Months After Eight-year Wikipedia Ban Quietly Lifted, Micronation “Prince” Banned Again for Self-Promotion
The Arbitration Committee or ArbCom, often described as Wikipedia’s “supreme court”, recently came under fire from the online encyclopedia’s members for lifting the eight-year ban of Guido den Broeder, an editor who had used Wikipedia for self-promotion. Despite his ban originally being the result of a vote by his fellow editors, no prominent notification was made about the lifting of the ban. Only after the editor had spent months promoting his self-proclaimed micronation of Paraduin on the site did the community realize he had returned to editing, upon which he was quickly banned again by a unanimous vote.
Broeder, also known as Roadcreature on Wikipedia, is a chess player from the Netherlands who has been involved in advocacy related to chronic fatigue syndrome (CFS), a condition from which he suffers, and the introduction of a universal basic income. Broeder has previously served in local office for the Green Left party in the Netherlands, according to his LinkedIn profile. In one discussion leading to his initial ban in 2008, Broeder was criticized for repeatedly citing himself or links to groups he was associated with on Wikipedia pages concerning chess, CFS, and basic income. These edits violated Wikipedia’s policies on editing articles where he had a conflict of interest.
This was not the first time Broeder had seen his ban lifted, as ArbCom decided to overturn the community-imposed ban in 2009, but reimposed the ban in just over a week due to his failure to meet their conditions for lifting it. Members of ArbCom at the time expressed doubt he would ever be reinstated. Broeder had also been banned from editing the Dutch-language Wikipedia in 2008. Later in 2014, Broeder would use the European Union’s “right to be forgotten” laws to have discussions about his conduct on the Dutch Wikipedia removed from Google search results as reported in the BBC.
In March of this year, Broeder attempted to appeal his ban on the English-language Wikipedia using a new account, but was told due to his ban he could only appeal to the Committee via e-mail. Six weeks later a message was left on the page of this account stating his ban was lifted on the condition that he not edits articles related to CFS and that he restrict himself to using only one account, a remedy commonly used when an editor has engaged in sockpuppetry. Even though the lifting of such bans is often announced on a noticeboard for ArbCom actions, this was not done in the case of Broeder’s ban, nor was a notice posted at any other prominent discussion area on the site.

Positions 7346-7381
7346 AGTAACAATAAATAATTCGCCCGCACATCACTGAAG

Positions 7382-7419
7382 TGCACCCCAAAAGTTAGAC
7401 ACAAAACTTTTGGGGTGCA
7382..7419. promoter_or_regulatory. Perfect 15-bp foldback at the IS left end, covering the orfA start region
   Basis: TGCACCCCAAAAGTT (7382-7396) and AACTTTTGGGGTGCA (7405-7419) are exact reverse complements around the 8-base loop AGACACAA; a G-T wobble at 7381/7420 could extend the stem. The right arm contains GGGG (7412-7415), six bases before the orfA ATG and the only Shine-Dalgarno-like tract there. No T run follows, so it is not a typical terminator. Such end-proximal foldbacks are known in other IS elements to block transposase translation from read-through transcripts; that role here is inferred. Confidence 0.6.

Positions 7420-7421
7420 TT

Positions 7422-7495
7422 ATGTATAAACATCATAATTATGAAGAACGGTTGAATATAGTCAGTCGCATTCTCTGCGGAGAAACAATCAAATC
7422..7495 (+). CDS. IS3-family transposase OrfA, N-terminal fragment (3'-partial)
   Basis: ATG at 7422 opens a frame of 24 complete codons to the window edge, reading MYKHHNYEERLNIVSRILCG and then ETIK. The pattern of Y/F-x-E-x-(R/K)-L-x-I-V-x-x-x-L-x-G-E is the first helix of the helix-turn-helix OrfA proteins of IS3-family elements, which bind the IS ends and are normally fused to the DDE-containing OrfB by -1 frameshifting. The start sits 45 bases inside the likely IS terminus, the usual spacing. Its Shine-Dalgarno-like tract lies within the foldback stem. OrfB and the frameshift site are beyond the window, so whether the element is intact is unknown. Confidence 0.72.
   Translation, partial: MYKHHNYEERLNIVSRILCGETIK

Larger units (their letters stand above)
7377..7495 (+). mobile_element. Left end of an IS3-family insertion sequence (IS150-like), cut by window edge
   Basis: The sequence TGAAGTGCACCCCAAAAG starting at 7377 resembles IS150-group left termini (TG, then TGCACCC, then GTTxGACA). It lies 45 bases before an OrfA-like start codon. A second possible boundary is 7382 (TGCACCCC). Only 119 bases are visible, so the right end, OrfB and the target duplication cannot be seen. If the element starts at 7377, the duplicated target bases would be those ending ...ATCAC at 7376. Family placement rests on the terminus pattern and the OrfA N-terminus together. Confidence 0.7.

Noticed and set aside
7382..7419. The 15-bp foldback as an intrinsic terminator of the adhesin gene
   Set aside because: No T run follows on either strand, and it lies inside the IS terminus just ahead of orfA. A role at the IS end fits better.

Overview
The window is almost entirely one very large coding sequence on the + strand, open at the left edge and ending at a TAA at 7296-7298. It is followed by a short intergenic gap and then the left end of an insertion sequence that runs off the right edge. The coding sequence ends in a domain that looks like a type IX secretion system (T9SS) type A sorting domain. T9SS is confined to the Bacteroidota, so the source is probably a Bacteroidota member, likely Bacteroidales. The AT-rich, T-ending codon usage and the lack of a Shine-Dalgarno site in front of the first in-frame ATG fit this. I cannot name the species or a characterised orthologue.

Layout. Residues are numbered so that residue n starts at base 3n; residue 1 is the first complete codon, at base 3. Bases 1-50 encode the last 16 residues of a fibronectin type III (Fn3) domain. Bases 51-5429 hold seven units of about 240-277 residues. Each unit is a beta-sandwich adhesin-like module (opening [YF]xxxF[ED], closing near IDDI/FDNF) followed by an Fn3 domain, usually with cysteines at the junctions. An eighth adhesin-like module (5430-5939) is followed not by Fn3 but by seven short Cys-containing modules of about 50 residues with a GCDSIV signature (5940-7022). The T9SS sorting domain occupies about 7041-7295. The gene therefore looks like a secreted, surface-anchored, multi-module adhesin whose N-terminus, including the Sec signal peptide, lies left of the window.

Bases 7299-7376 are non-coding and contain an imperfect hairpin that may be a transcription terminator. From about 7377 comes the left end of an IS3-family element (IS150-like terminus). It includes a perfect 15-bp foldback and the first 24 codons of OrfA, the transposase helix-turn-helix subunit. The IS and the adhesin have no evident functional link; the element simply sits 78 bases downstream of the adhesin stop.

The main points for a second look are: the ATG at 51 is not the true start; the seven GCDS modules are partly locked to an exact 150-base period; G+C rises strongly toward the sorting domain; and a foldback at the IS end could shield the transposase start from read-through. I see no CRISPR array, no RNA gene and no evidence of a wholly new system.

Soon after his ban was lifted, Broeder created an article on Paraduin, a declared micronation of which he is founder, sole resident, and “prince” under the name Ogidius. Paraduin claims a parcel of land along the Danube River called Siga that, due to the official definition of the border between Serbia and Croatia, is purported to be “unclaimed territory” or terra nullius and thus free for any to claim as their own. In his article, since deleted due to failing Wikipedia’s standards for notability, Broeder details the dispute over the land between several other self-proclaimed micronations, most notably Liberland, founded by a Czech politician. Broeder’s article, citing the site he created for the claimed micronation, states Paraduin was the first to claim the territory in March of 2015.
Over the course of the two months after his ban was lifted, Broeder asserted the greater legitimacy of his claims to Siga on Liberland’s own Wikipedia page. He also removed large amounts of material from the Liberland article stating the content was “promotional” in nature and poorly-sourced. There is reportedly a past history of confrontation between the two claimed micronations. According to a 2015 post on the site for South Maudlandia, another claimant to Siga, Paraduin removed a flag Liberland had planted on the territory and Broeder acknowledged responsibility for the flag’s removal on Twitter. South Maudlandia warned of the possibility of “war” breaking out in the territory after the incident.
Another of Broeder’s editing interests in this time was an article on Russian child model and actress Kristina Pimenova, reportedly described as the most beautiful girl in the world. The article before Broeder’s ban was lifted had cited Paraduin’s site for a claim about the production of a horror film in Michigan featuring Pimenova, in which Paraduin was purportedly involved. Broeder made numerous edits to the article, including one about the child’s mother responding to criticism of Pimenova’s modeling activities as “oversexualized” that claimed she called pedophilia a Western cultural phenomenon.